SINGAPORE (Reuters) – Asia's fast-rising economies set their sights on securing key IMF posts under new chief Christine Lagarde, hopeful she would be the one to make good on oft-heard pledges to give more power to emerging markets.
Lagarde said all the right things during her recent campaign-trail tour of Asia. She acknowledged that countries like China and India deserve increased IMF voting power to reflect their growing economic clout, and a fair shot at the emergency lending institution's top decision-making posts.
"Lagarde is a friend of India," a senior Indian government source said on Wednesday.
"We can't get the IMF managing director's chair for now but at least India can get some high-level appointments in the IMF during her tenure and we will work toward that."
Lagarde begins her five-year term as managing director of the International Monetary Fund on July 5, and will find herself immediately immersed in efforts to head off a Greek debt default that could spark an international crisis.
High on her to-do list within the Fund will be appointing a top leadership which fairly reflects global economic influence, and shepherding through an already agreed process to reallocate IMF voting rights to give emerging markets greater say.
China's central bank said in a brief statement that it hoped Lagarde would push for reform, and wanted to see the IMF play a positive role in promoting global financial stability "and to increase the representation of emerging economies in the IMF governance structure."
Lagarde received support from many major Asian economies even though she perpetuates a pattern they despise of Europeans holding the top IMF job. No Asian candidate stepped forward to challenge Lagarde and Mexico's Agustin Carstens.
"Lagarde has been more successful in consensus building to bridge relationships between advanced countries and emerging markets," Indonesia's central bank deputy governor Hartadi A. Sarwono told Reuters.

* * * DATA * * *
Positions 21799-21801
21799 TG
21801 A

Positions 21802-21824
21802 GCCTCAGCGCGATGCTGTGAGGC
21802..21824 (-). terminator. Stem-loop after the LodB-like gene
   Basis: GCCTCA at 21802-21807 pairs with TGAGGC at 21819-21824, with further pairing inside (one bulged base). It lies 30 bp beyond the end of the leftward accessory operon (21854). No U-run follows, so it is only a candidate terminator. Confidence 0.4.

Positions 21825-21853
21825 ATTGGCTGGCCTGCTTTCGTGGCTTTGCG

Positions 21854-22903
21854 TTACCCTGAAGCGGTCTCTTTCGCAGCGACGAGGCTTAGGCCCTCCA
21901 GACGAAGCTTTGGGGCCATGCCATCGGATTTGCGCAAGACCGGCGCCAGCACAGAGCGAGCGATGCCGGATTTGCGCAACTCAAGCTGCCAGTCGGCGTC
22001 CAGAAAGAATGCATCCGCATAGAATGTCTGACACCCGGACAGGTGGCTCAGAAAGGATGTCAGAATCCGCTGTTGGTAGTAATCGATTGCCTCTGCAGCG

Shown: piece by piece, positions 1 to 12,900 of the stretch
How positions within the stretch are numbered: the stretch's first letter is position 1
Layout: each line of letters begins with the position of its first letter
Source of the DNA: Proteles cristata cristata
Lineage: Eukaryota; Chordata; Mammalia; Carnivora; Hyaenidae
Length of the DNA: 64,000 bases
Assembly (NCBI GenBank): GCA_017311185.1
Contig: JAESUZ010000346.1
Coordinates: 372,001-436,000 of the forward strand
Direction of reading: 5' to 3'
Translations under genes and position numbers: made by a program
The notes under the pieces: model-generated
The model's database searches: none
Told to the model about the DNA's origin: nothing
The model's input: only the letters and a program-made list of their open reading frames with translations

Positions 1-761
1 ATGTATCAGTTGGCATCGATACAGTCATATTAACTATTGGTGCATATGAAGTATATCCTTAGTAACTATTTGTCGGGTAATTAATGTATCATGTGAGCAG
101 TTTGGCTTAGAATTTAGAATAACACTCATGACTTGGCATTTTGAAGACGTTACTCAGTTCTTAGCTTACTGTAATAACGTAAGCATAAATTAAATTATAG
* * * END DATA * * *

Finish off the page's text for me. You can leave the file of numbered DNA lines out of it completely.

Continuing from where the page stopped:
Carstens, Mexico's central bank governor, hit out at international bodies on Wednesday, saying they failed to live up to the standards they set for others.
"The reality is that these institutions have always asked for transparency from us, they have asked us to adopt democratic principles that they do not enforce themselves," Carstens told Mexican radio.
Lagarde will need to be diplomatic for the tough personnel decisions. The United States is already considering putting forward a Treasury Department official for the No. 2 role, which has traditionally been filled by an American.
Breaking with that tradition might help convince Asian countries that Lagarde is serious about reforming the IMF, although there was no indication that she had made any promises to award the second-in-command role to someone from Asia.
Singapore Finance Minister Tharman Shanmugaratnam, who also chairs the IMF's steering committee, said he had spoken to Lagarde about the importance of IMF reforms that "reflect the evolving balance in the global economy and financial system."
Even countries that had backed Lagarde's challenger, Carstens, pledged their support.
Australian Treasurer Wayne Swan said he had worked with Lagarde through the Group of 20 club of rich and emerging countries, and welcomed her appointment.
"We're very happy to see the process concluded so this important institution can continue its work," Swan said through a spokesman.
(Reporting by Aditya Suharmoko in Jakarta, Abhijit Neogy in New Delhi, Kevin Lim in Singapore, Luis Rojas in Mexico City, James Grubel in Canberra and Zhou Xin and Kevin Yao in Beijing; Writing by Emily Kaiser; Editing by Jonathan Thatcher and Neil Fullick, Gary Hill)
NEW YORK (Reuters) – Hedge fund Paulson & Co. has more time to increase the payout on a group of U.S. luxury resort hotels it owns after bankruptcy court gave it an extension on Wednesday.